You might have many reasons for yearning to photograph the Northern Lights, but my personal favorite requires a little explanation, so stick with me.
The keys to capturing the Northern Lights is: the right gear, the right camera settings, traveling at the right time of year, and throw in a pinch of luck.
You know that joke where you ask someone what color a blue house is, and they answer 'blue'? Then you cycle through colors until you get to a green house and they say 'green' and you say 'HA! Greenhouses are transparent you dummy!'
You can do the same with the sky. When someone tells you the sky is blue, you can proudly present them with your dazzling, perfectly in-focus and flawlessly exposed photo of the Northern Lights and not even bother trying to hide your wide, smug smile.
Intrigued? You should be, who doesn't love showing off to their friends. With that in mind, here are the best Northern Lights photography tips for beginners looking to nail that perfect shot.
What Causes the Northern Lights?
Let's get scientific. Put your Bunsen burner away though, this is the kind of science lesson where I talk at you for a while. You'll look back on it as interesting later, I promise.
Contrary to historical belief that the lights reflect the blood of martyrs entering the sky, it is now understood that they are caused by the interaction between gaseous particles in Earth's atmosphere and charged particles from the sun.
When the charged particles collide with those in the atmosphere, electrons in the atoms jump to a high energy state. When they return to normal, photons are emitted which appear as dancing lights.
The different colors stem from the various gases that make up the atmosphere. We have lower altitude oxygen molecules to thank for the famous ethereal green. Ok, the science lesson is over.
What Photography Gear Do You Need to Capture the Northern Lights?
Don't ever let anyone accuse you of having all the gear and no idea. Having the right gear is what will set your photos apart from those aimlessly pointing iPhones with cracked screens at the dim sky. Plus, you'll look like a real pro by comparison. Here's the required basic gear:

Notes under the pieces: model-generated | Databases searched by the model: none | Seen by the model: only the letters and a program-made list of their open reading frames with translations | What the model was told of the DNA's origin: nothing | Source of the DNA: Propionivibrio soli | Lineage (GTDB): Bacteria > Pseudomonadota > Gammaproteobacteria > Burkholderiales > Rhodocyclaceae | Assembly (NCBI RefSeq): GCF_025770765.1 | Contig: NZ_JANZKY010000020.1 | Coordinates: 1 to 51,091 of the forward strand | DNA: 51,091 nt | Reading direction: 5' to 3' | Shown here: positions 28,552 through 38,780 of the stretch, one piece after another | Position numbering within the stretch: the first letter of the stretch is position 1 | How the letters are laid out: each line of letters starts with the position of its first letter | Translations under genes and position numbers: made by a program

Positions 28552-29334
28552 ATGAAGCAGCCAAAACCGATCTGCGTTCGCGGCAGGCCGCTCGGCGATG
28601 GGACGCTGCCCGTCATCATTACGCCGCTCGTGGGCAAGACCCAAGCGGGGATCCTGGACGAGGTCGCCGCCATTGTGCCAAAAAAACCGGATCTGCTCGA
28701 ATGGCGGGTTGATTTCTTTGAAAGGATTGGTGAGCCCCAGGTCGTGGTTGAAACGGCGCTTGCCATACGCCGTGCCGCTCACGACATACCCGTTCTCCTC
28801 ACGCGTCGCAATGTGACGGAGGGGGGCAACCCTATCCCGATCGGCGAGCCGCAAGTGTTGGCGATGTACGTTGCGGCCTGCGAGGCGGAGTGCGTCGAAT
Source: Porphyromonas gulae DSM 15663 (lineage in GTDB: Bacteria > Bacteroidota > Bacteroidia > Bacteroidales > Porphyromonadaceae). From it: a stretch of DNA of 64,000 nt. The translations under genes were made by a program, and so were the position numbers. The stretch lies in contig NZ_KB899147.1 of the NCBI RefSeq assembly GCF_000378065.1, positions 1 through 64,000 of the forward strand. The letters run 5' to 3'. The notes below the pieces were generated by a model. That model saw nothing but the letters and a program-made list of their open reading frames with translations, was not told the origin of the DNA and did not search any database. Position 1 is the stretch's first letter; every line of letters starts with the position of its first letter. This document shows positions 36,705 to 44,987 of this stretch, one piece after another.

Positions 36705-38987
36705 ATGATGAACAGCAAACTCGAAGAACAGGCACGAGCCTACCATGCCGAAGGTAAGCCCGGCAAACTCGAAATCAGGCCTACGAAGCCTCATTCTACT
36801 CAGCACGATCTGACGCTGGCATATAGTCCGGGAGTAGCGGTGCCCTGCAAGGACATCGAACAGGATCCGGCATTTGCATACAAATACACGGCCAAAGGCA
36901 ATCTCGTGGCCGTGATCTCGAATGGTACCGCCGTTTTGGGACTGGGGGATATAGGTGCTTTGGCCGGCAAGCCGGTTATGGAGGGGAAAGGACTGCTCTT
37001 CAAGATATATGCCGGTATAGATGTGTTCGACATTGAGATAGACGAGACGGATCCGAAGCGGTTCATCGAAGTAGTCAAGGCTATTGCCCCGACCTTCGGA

- Tripod - Absolutely compulsory for high-quality Northern Lights shots. The sensor will be exposed for as long as 30 seconds, so a sturdy tripod will keep the camera steady. Recommended model: Vanguard VEO2 265CB.
- Manual Mode - You need to tell your camera exactly what to do. ISO, aperture, and shutter speed all matter for Northern Lights photography, so ensure your camera allows you to adjust all of these with a manual mode. For the best results, a full-frame DSLR is recommended. A crop sensor DSLR is cheaper and will work if your budget is constrained.
- Wide Angle Lens - Not obligatory, but very helpful for capturing the full beauty and drama of the Aurora. A focal range between 14-24mm with a low f-stop value is optimal (f/2.8 if possible). Recommended models: see list.
- Lens Cleaning Cloth - If your lens fogs up or a snowflake lands on the glass, your pictures could be ruined. Don't take the risk and just stuff a small microfiber cloth in your pocket.
- Spare Batteries - Did you know camera batteries run out quicker in the cold? Where you're going, it's likely to be pretty cold and snowy, so carrying a couple spare batteries ensures disaster won't strike at the worst possible moment. Store batteries in your jacket to benefit from your body warmth.
- Photography Gloves - This falls into the "nice to have" category. Gloves with retractable fingertips for the index and thumb will keep your hand toasty, while providing the tactile control needed to maneuver your camera. You'll thank me later.
- Northern Lights Photo Taker App - Not all of us are lucky enough to own a fancy DSLR camera and tripod. But don't worry, you can still photograph the Northern Lights with your phone. You just might need an app to help. Northern Lights Photo Taker was suggested by our Icelandic guide. It has varied settings based on different intensities of Aurora, so this is your fallback option if you don't have a DSLR camera… or your batteries go flat.
What Are the Best Settings for Your Camera?
If you're anything like me, hours and hours of YouTube photography tutorials will have taught you that there is no right way of taking photos. Everyone has their methods, but these are time-tested best practices for beginners to follow when it comes to Northern Lights photography.
- RAW Image Format - This is standard advice for most styles of photography, but shooting in RAW makes post-processing photos in programs like Lightroom and Photoshop significantly easier. RAW captures the full detail off the sensor without compression getting in the way and destroying precious pixels.